How does a 34-year-old accountant with no real previous get the top of one of the country's largest housebuilders? Well, as we found out, a brain the size of a planet helps …
When a young man without a jacket or tie walks into a West End office, you expect him to ask directions to your dodgy photocopier. You don't expect him to sit down on a semicircular leather armchair and begin to tell you his plans for one of the nation's biggest housebuilders.

But it's a hot summer day and formality is not Peter Redfern's style. In fact, make that Pete. "That's what my family calls me," he says, and anyway it differentiates him from his boss, Peter Johnson. Pete is chief executive of George Wimpey UK; Peter is the chief executive of Wimpey Group, including its American subsidiary Morrison Homes.

Redfern has been in place for six months, since Keith Cushen retired. There was a change of style there: Cushen was a forthright Geordie, but Redfern is a mild-mannered Midlander with roots in accountancy. Don't be fooled by that, though. He joined Wimpey about three years ago as finance director. Now, aged 34, he is king of the castle at an age when most high-achieving housebuilding executives are pondering how to make it into middle management.

Cushen got a buzz out of doing the land deal; Redfern has a different approach: he gets his satisfaction from the transformation of a site. "You've got to be careful of just thinking about the deal," he says. "Land is our lifeblood, but housebuilding is going to be less and less about doing the deal."

The two men represent the traditional and the modern schools of housebuilding management, but Redfern says it hasn't been difficult stepping into Cushen's shoes, even at such a young age. "I've not tried to be Keith. Keith had an outstanding relationship with the people out on site particularly. You'd expect a young accountant to be regarded with suspicion there, but everyone's made it easy for me. You just get on with it. If you don't think about it, nobody else does."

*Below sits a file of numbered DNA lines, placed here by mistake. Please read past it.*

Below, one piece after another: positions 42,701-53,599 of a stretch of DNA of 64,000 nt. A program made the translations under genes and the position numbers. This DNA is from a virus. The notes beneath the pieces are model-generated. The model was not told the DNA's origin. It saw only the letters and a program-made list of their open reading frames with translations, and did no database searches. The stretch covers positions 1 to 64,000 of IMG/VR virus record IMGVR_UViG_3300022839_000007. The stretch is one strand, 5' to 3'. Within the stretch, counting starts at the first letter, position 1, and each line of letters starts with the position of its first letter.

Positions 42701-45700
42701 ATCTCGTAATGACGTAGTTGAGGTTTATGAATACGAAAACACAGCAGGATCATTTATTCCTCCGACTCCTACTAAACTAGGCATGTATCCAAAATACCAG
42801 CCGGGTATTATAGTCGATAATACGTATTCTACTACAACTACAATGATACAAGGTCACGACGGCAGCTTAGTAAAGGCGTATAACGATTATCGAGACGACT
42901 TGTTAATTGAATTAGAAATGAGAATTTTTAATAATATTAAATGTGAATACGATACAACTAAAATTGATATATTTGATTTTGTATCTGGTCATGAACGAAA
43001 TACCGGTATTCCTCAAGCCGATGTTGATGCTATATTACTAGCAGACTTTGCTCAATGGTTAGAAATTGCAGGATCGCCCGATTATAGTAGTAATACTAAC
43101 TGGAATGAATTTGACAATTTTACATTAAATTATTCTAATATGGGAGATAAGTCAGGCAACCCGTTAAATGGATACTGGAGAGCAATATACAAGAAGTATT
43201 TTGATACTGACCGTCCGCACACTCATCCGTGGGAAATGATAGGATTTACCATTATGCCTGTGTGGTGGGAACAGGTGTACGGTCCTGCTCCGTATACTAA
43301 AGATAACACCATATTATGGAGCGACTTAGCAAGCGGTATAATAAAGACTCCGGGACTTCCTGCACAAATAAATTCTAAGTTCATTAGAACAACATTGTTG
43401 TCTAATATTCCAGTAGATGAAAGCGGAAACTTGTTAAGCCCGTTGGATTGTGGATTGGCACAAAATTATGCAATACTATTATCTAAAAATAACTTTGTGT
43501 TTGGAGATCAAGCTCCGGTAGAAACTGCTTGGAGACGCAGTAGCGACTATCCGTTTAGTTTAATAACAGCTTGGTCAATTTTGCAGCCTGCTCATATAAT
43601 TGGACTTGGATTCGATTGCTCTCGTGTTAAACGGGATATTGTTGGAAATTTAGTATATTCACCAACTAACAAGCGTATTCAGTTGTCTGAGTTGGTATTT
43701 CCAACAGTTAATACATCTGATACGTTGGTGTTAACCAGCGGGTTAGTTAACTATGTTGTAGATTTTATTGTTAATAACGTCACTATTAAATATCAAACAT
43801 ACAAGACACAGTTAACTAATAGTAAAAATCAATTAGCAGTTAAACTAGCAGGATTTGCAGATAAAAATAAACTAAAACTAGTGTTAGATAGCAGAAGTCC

In his first six months of getting on with it, Redfern has kept up Cushen's work and that should ensure a healthy set of figures when Wimpey releases its interim results next month. The group registered a pre-tax profit of £378m last year, having integrated McAlpine Homes and Laing Homes and exploited the resulting economies of scale. Wimpey made £72m of build and overhead cost savings in the process.

Not surprisingly, given the jostling for top spot among the major housebuilders, increasing the group's UK output of 13,000 units a year is integral to Redfern's game plan, particularly in the Laing Homes operation.

But the new CEO is astute enough to echo a favourite theme of his boss by pointing out that the business is not about being the biggest, but about being the best in areas such as customer service.

Wimpey's management may have created an efficient machine, but it is not one that is closely allied to the government's sustainable communities agenda. The company was once a key player in urban regeneration, developing the mixed-tenure Britannia Village in London Docklands in the 1990s, but it is no longer associated with big mixed developments.